Revealed: Early parenthood is worse for your mental health than death of a spouse
The idea that babies are bundles of joy is being challenged by a study that shows new parents are often so unhappy within the first year of birth that they don’t have any others.
Citing a study in the journal Demography, the Washington Post reports that new parents express a steeper loss of happiness than such catastrophic life events as divorce, unemployment or death of a partner.
Researchers Rachel Margolis and Mikko Myrskylä from the Max Planck Institute for Demographic Research followed 2,016 German couples for two years, spanning from before they had their first child till after, the Post reports.
Instead of being asked directly about their new child, parents were asked the more innocuous, “How satisfied are you with your life, all things considered?” That’s because it’s taboo for parents to say negative things about their child, the researchers wrote.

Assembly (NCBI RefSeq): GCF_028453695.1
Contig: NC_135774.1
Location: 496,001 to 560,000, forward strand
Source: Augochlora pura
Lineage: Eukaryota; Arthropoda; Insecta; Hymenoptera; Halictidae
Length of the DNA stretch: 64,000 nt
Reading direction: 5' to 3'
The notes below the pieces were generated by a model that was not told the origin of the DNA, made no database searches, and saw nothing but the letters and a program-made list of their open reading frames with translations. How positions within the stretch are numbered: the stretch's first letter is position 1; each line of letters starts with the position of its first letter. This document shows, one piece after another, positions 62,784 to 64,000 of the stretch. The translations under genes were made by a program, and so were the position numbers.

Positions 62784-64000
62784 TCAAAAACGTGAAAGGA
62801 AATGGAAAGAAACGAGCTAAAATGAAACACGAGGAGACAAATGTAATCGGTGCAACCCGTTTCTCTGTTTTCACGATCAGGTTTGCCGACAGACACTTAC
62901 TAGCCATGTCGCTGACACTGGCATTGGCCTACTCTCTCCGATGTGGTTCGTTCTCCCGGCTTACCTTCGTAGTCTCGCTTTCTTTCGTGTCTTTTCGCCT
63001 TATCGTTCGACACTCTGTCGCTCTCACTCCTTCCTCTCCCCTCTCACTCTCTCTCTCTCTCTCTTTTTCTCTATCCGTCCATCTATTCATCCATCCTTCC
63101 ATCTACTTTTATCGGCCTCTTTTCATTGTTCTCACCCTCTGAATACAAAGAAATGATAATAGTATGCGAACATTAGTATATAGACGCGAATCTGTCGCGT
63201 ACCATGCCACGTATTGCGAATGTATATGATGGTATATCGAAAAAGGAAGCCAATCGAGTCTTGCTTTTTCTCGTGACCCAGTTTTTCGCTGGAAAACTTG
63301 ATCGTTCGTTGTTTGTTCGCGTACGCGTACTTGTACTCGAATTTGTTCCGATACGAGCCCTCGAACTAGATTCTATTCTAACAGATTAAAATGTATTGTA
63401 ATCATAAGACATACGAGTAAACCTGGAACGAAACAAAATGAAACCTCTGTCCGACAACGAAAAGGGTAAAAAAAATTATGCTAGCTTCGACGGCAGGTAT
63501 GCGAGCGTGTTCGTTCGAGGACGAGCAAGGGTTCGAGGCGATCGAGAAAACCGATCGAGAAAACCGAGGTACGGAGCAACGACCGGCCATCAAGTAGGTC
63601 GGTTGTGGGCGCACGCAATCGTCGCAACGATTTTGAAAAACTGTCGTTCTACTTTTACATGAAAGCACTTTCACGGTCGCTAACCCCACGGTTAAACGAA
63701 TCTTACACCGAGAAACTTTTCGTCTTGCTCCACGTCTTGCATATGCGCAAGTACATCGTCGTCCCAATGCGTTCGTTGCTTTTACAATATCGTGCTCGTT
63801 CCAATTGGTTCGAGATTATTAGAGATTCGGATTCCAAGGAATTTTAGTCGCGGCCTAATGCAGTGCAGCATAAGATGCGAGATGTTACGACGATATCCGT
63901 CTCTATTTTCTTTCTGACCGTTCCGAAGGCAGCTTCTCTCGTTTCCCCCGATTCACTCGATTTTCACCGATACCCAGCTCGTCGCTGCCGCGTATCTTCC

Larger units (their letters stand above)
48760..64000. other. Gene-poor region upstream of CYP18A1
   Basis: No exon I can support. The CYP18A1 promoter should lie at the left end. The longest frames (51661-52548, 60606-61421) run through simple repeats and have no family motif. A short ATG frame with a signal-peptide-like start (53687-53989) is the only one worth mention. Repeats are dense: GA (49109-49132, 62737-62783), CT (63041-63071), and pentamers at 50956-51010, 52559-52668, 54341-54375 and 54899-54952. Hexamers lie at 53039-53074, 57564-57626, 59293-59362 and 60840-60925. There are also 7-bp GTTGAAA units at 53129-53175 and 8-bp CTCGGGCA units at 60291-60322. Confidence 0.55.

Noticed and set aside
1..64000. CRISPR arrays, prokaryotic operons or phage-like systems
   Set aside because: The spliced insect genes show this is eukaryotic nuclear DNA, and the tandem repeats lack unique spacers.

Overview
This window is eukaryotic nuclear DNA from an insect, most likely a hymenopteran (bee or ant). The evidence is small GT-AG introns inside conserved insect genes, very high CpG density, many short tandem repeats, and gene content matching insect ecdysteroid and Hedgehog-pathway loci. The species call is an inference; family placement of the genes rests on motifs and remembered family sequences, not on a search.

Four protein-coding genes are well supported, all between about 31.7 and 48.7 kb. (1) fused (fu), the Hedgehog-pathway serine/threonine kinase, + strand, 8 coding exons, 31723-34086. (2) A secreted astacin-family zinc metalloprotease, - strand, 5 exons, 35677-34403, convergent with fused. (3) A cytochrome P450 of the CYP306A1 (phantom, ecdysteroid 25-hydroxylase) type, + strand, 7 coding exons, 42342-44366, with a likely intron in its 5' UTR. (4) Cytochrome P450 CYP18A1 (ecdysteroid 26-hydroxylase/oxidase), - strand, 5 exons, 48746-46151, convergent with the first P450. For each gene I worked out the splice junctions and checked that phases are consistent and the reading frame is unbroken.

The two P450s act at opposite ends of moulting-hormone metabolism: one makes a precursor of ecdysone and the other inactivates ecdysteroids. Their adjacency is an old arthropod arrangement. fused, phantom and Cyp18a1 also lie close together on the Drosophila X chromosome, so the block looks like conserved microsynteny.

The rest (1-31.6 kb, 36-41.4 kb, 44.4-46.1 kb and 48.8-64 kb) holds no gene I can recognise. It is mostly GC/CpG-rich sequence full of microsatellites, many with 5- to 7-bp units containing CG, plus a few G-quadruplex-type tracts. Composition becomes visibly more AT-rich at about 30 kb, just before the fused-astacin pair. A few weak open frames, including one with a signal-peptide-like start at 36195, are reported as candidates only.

Having their first child impacted people more negatively than other scenarios, according to the findings.
While 30 percent of respondents said their level of happiness did not change, the remainder said it decreased in the first and second year after the baby’s birth.
The consequence, the study concludes, is that many stop having children after their first as a result of their negative experience — particularly older parents with higher education.
“Fertility is a choice for most people in the developed world,” the researchers wrote. “[I]f the transition to parenthood is very difficult or more difficult than expected, then people may choose to remain at parity.”
The results help explain the low German fertility rate, researchers note.
“[A]lthough most German couples still say they would like to have two children, birthrates have fluctuated below 1.5 children per women for the past four decades. While rising childlessness is often discussed as a cause, it remains widely unrecognized that more and more couples in Germany have a first child, but not the second one they had initially wanted.”